I needed to throw out the Chinese chewing gum that had kept me preoccupied during our drive through Pyongyang. After only seven minutes, it had lost its flavor, and was at this point giving my jaw an unnecessary workout.
Back home in the States, I would not have given any thought to just spit it out where I stood, to add another point to the constellation of black spots that ubiquitously dot our city streets. But not here in North Korea, where the country makes up for its lack of modern amenities and services with strict social norms of order and cleanliness.
I walked towards a nearby public trashbin, but was stopped by what I found. There was a wet and dirtied – though in otherwise serviceable condition – bill in the ashtray. 5 DPRK Won.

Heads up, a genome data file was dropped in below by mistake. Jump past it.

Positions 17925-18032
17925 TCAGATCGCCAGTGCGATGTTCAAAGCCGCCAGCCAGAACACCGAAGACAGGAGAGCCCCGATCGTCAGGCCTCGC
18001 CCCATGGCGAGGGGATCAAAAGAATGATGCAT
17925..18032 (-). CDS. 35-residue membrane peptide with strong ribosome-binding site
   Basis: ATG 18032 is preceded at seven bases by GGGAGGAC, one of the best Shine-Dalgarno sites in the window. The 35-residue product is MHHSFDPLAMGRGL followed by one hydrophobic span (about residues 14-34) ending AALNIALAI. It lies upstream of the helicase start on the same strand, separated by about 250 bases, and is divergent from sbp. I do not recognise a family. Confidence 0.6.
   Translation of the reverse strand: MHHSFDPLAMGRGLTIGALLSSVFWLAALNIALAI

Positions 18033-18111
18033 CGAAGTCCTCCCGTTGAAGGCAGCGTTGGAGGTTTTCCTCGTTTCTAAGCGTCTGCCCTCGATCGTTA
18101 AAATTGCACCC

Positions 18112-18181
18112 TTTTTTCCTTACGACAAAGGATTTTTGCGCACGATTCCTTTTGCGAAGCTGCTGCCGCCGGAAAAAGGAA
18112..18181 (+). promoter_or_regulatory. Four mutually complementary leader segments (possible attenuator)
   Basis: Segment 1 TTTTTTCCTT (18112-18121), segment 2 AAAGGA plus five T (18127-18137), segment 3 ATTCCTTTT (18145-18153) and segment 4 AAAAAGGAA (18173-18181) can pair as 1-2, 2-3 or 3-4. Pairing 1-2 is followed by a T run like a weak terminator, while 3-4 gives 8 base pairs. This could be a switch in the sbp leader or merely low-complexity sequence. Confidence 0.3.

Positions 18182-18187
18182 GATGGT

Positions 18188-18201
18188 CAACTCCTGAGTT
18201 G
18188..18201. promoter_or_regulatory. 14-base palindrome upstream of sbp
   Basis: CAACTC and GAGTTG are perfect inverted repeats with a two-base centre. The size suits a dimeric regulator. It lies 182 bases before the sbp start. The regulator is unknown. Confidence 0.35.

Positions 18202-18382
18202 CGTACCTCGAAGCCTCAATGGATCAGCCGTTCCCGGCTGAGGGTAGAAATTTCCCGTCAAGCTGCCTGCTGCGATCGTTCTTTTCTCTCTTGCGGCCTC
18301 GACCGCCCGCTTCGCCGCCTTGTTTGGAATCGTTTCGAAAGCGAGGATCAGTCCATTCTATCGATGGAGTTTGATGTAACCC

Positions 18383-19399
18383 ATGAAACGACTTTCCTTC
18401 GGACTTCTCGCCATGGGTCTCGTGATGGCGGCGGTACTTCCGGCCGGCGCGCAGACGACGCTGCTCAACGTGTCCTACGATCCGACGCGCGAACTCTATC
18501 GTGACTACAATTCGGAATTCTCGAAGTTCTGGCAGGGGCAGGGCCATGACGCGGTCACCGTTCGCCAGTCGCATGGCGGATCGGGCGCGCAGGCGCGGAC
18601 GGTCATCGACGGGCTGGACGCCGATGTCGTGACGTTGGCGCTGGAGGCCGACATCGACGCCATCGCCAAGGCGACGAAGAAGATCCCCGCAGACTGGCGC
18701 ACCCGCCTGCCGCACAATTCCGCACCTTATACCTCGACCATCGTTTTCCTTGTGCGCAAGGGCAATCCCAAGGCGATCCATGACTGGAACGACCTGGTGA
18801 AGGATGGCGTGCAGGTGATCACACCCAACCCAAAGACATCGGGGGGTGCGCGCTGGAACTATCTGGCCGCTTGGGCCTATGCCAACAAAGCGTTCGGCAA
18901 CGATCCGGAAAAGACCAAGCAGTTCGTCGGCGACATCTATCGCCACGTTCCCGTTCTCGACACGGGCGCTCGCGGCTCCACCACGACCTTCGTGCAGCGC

I quickly pulled out my iPhone and tapped on my currency converter. It amounted to roughly $.03 dollars – just enough for a single ride on the Pyongyang metro.
An elderly North Korean man stumbled by, curious to see what had gripped my attention. He followed my gaze to the folded bill now next to my discarded piece of gum.
His eyes dimmed. He shook his head in that way fathers do when young children have made a mistake.
“Just because it isn’t worth much doesn’t mean you should throw it away,” he muttered in Korean.